The heparin scandal threw into sharp relief just how difficult it is to regulate drug ingredients produced overseas. No one was quite sure where in the supply chain the heparin was tainted, and the FDA and China traded blame over the fiasco. FDA Comissioner Andrew Von Eschenbach didn't escape blame though; he found himself in the hot seat again at a Congressional hearing. The House Committee on Energy and Commerce grilled the agency chief about foreign oversight and scolded him for safety lapses that occurred on his watch, including the big heparin debacle.
While most drugmakers draw ingredients from overseas, the problems with heparin highlighted just how difficult it is to regulate a drug's supply chain from start to finish. With an increasing amount of drugs and drug ingredients being imported from India, China and the like, the need is increasing for more rigorous overseas inspection. In response, the FDA is working to establish five satellite offices in India, China, Central and South America and the Middle East. But the FDA is already running into a nest of red tape with its China office and undoubtedly more problems lay ahead as the FDA grapples with drug safety on a global scale.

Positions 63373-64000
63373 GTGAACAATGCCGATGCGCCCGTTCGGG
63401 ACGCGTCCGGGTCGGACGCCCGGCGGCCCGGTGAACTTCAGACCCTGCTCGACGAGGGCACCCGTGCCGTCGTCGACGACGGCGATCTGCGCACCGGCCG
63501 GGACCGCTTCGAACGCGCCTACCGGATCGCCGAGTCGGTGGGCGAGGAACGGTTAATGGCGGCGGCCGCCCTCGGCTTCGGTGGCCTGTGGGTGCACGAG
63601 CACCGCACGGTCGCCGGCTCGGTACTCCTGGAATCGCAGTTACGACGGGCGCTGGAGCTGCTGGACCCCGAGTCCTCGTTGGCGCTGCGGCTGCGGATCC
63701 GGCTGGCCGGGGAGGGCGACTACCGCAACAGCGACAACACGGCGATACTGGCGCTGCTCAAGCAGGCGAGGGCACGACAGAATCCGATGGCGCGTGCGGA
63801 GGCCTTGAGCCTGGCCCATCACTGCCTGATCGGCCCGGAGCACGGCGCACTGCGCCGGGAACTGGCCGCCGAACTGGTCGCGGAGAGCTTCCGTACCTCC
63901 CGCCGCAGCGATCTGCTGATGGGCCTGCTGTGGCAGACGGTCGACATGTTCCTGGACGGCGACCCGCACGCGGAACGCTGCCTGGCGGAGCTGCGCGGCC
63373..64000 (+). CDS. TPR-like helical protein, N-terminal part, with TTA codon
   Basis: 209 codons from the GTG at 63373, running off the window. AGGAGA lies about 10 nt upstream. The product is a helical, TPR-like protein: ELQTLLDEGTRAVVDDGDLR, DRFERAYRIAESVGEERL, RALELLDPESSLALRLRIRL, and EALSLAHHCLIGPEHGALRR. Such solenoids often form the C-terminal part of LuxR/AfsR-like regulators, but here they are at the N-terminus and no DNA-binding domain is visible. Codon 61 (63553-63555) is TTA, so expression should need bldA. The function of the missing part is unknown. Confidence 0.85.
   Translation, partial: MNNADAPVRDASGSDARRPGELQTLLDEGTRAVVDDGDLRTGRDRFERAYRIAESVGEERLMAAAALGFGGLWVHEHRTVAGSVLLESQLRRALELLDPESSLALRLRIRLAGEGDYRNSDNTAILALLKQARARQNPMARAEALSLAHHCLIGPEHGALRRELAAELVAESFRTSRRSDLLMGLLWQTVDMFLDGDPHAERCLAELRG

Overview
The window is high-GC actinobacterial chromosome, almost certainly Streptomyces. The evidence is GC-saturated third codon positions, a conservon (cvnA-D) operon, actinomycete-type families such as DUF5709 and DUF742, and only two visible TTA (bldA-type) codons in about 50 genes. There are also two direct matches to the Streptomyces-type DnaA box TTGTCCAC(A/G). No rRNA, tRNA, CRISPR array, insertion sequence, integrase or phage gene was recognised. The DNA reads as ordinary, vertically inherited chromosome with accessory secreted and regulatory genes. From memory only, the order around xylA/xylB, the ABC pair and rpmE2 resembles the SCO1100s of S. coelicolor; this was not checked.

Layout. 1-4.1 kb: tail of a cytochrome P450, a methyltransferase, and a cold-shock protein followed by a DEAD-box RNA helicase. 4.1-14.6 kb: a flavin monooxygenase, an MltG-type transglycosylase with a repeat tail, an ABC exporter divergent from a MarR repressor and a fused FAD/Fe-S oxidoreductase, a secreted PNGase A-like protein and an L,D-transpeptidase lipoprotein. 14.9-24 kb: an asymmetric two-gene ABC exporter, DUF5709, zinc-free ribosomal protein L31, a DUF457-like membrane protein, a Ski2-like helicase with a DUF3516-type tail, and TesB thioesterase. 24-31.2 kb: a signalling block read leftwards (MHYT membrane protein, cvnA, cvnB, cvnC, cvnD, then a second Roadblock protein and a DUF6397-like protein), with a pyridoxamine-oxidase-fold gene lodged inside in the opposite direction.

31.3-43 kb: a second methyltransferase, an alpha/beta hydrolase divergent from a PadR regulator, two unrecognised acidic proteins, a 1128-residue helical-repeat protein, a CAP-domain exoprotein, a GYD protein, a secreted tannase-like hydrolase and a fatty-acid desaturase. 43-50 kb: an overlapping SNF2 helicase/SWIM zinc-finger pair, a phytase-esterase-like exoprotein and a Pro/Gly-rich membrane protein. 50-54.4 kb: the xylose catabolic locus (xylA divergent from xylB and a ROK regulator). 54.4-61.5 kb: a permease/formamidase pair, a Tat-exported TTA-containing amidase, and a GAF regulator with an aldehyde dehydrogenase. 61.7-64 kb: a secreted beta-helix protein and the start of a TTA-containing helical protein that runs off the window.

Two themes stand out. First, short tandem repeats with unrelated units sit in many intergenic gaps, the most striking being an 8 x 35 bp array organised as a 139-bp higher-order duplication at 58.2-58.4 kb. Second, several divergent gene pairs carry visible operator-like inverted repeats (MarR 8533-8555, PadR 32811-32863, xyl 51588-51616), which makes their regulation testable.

One thing is for sure: in the coming years, the FDA won't be caught flat-footed the way they have been recently, and drugmakers better be prepared to deal with tighter regulations.